The Allies are individually responsible for adapting to climate change but the Alliance must also act collectively. It is urgent that NATO comprehensively recognises changes in environmental conditions, responds to climate change and adapts its capabilities. Climate change and extreme weather have significant military implications for NATO on the tactical, operational and military-strategic level.

NATO is the largest military alliance in the world. Its multinational character, and the constant adaptation of its structure and capabilities, allow it to respond rapidly to a changing security landscape, including environmental change.

The World Economic Forum’s Global Risks Report (pdf) ranks ’Extreme Weather’ as number one of the top ten risks in terms of likelihood. ‘Climate Action Failure’ ranks number one in terms of impact – ahead of ‘weapons of mass destruction’, ‘cyber attacks’, and ‘infectious diseases’. Extreme weather and climate action failure are therefore the determining characteristics in this risk matrix, ranking well before the economic, societal and technological categories.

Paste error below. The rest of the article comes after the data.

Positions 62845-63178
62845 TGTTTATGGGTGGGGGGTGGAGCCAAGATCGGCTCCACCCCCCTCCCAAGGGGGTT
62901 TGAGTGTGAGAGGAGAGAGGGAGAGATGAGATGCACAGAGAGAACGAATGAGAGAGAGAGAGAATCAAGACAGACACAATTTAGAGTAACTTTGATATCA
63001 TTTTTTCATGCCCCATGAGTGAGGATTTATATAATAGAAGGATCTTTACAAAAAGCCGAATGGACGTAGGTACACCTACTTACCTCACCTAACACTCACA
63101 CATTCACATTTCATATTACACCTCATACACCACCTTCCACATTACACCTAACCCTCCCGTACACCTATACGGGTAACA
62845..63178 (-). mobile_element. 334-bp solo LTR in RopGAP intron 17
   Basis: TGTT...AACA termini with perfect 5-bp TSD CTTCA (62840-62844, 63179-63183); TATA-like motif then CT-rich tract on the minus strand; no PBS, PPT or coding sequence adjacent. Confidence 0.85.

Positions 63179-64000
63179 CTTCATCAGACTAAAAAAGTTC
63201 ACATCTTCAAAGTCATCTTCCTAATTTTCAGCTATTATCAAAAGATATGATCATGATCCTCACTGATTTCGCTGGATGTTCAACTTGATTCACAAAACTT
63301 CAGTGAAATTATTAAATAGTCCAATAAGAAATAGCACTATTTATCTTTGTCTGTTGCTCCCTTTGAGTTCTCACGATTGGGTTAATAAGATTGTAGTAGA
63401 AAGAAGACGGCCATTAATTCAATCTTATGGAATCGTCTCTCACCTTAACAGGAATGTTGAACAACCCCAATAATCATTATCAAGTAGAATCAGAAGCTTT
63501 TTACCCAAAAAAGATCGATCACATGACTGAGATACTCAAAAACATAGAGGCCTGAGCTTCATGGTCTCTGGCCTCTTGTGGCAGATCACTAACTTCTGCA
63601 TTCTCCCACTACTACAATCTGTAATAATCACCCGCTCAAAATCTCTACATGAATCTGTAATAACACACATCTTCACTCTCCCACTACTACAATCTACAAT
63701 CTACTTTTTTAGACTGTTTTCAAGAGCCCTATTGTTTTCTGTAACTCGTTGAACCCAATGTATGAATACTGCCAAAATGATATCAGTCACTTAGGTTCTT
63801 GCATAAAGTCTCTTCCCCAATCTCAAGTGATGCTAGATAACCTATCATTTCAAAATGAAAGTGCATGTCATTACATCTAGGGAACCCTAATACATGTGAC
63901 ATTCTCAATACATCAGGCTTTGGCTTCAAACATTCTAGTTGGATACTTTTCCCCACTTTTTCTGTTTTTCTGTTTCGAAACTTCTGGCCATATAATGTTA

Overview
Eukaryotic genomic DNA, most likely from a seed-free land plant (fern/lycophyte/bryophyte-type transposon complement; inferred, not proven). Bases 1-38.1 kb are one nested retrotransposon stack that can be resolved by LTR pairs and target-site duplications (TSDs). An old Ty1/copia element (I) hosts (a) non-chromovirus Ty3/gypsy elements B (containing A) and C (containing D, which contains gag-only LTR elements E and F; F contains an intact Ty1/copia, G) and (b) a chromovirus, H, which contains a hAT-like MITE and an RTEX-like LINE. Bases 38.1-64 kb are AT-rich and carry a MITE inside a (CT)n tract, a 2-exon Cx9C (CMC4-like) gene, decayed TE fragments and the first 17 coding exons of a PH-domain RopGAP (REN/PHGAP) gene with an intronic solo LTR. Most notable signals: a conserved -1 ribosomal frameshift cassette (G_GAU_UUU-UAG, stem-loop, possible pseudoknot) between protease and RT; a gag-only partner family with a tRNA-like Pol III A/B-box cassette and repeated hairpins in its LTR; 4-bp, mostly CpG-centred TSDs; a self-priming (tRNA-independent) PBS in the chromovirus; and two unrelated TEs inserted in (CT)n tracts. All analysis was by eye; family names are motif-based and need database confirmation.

According to the report, climate change “is striking harder and more rapidly than many expected. The last five years are on track to be the warmest on record, natural disasters are becoming more intense and more frequent, and last year witnessed unprecedented extreme weather throughout the world.”

Behind the science

Measurements of the anthropogenic (i.e. man-made) increase in the concentration of greenhouse gases (GHG) over the past 200 years indicate significant global warming of the components of the climate system (atmosphere, oceans, land and ice masses) over several decades. Circulation patterns in the Ocean-Atmosphere System are constantly changing, resulting in fluctuations on different time scales. The long-term trend towards global warming as well as its rapid speed demonstrate that the current changes differ from previous natural variations.

For NATO, this means that the future environment in which it will operate will change dramatically. If the Alliance wants to remain an effective security provider, it needs to understand the implications of climate change, and adapt its strategies and capabilities accordingly.